Seattle Writing Classes Discuss Interview

Winston Churchill interviewing in Seattle Writing Classes.

Journalist interviewing Winston Churchill discussed in Seattle Writing Classes.

In my fall Seattle writing classes, I will discuss interviewing, a vastly underappreciated skill, with application in fiction writing, nonfiction writing, poetry writing and screenplays. As a former reporter and regular magazine writer, I understand how useful it is to interview subjects for background information as well as for a full profile. Many writers are uncomfortable with interviewing, so I walk people through the steps so that they will be ready to take these skills beyond this Seattle writing class.

Interviewing is an essential skill for any writer. Almost all non-fiction articles and books require some interviewing as part of the research. Novelists, poets and others frequently need to interview people. There are several reasons for interviewing: 1) Background info; 2) Support quotes; 3) Full fledged interview for profile, story or memoir or novel background.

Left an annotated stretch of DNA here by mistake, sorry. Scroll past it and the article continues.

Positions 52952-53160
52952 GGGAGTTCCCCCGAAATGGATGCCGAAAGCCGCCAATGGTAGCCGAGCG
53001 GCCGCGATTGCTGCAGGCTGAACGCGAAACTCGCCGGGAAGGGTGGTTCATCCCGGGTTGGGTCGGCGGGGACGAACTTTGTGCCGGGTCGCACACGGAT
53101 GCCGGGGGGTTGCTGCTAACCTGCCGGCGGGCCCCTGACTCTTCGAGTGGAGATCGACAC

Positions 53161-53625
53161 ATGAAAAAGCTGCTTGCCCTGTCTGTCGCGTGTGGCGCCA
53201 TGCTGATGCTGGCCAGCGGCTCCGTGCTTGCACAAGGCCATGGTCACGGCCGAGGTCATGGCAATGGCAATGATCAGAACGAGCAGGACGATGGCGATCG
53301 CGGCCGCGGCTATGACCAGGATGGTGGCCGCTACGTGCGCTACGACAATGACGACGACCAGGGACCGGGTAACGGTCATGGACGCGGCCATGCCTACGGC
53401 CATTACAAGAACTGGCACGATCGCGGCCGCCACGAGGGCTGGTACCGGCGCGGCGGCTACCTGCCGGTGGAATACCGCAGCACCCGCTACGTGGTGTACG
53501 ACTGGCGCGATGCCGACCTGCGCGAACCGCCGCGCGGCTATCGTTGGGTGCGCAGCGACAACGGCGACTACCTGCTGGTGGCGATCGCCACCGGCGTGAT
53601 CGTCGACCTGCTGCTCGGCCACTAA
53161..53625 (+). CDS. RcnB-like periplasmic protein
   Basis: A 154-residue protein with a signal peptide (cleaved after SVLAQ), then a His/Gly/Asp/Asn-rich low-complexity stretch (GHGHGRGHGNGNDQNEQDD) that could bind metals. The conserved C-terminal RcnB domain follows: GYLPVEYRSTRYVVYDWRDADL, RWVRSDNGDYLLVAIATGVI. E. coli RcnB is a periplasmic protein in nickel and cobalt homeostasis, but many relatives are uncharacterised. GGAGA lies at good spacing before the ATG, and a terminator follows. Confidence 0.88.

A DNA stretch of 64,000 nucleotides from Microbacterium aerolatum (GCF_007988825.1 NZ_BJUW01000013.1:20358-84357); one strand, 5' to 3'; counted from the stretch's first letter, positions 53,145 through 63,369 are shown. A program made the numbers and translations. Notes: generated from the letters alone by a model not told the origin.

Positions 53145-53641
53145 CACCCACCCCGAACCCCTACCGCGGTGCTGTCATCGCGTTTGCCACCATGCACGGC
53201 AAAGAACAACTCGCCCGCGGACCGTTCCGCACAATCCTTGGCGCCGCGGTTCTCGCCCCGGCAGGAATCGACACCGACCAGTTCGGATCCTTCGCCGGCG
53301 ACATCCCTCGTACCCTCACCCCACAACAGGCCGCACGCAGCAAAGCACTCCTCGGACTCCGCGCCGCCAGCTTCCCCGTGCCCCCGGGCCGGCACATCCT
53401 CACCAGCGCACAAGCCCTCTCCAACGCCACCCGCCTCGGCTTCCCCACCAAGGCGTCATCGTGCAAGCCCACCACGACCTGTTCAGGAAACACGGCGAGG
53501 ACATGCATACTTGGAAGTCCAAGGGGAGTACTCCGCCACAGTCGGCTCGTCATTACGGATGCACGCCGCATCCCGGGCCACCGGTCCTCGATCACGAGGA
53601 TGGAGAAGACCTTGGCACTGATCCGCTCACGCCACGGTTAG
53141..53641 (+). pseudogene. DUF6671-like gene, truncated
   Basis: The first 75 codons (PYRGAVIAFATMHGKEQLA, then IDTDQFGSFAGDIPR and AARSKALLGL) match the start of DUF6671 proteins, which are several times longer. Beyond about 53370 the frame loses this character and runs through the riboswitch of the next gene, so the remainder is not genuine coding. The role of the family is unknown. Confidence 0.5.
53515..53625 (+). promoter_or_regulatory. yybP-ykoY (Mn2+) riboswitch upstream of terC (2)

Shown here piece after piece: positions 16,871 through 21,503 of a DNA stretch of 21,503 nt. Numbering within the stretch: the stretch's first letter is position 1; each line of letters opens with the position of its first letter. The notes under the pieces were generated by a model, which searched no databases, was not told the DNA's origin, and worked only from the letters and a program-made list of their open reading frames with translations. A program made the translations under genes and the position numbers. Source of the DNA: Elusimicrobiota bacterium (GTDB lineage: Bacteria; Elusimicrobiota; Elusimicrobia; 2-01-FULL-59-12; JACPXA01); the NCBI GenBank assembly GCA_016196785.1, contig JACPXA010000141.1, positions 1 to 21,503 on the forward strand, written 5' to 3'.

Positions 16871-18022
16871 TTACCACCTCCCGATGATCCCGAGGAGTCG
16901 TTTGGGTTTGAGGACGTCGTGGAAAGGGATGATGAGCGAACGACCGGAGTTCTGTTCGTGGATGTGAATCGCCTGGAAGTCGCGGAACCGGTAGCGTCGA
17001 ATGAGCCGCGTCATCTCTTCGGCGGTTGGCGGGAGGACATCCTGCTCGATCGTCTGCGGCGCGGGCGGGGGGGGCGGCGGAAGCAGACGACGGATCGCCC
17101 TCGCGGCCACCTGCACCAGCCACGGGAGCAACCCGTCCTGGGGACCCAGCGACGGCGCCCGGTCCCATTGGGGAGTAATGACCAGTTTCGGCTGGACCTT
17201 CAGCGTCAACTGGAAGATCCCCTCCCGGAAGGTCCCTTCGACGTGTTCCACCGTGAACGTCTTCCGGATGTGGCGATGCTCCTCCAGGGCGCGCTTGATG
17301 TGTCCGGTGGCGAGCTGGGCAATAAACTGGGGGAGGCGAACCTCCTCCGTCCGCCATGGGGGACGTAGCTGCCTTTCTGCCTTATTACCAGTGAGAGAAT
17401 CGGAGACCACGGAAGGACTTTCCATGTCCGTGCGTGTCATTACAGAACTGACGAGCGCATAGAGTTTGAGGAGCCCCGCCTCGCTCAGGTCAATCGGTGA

1) Explanation of ground rules – Tell subject about yourself and your credentials. Explain where you want to publish the interview, profile, etc. Also discuss how you’ll use their answers, whether they can review the profile before it is published.

2) Contact a magazine or newspaper to see if you can get them to agree in advance to publish the interview. This helps a lot. Famous people want to know that their time is well-spent, that the interview will be published. If you can assure them of this, they’re more likely to grant the interview.

3) Time – Plan ahead: really newsworthy people are frequently difficult to get in touch with. Contact them early, and always double check date and time right before interview.


There’s still room in the fall Seattle Writing Classes. Let me know if you’d like to sign up!

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Seattle Class on Research

Seattle class in research.

Warren Winiarski: Seattle class in research helped with his interview.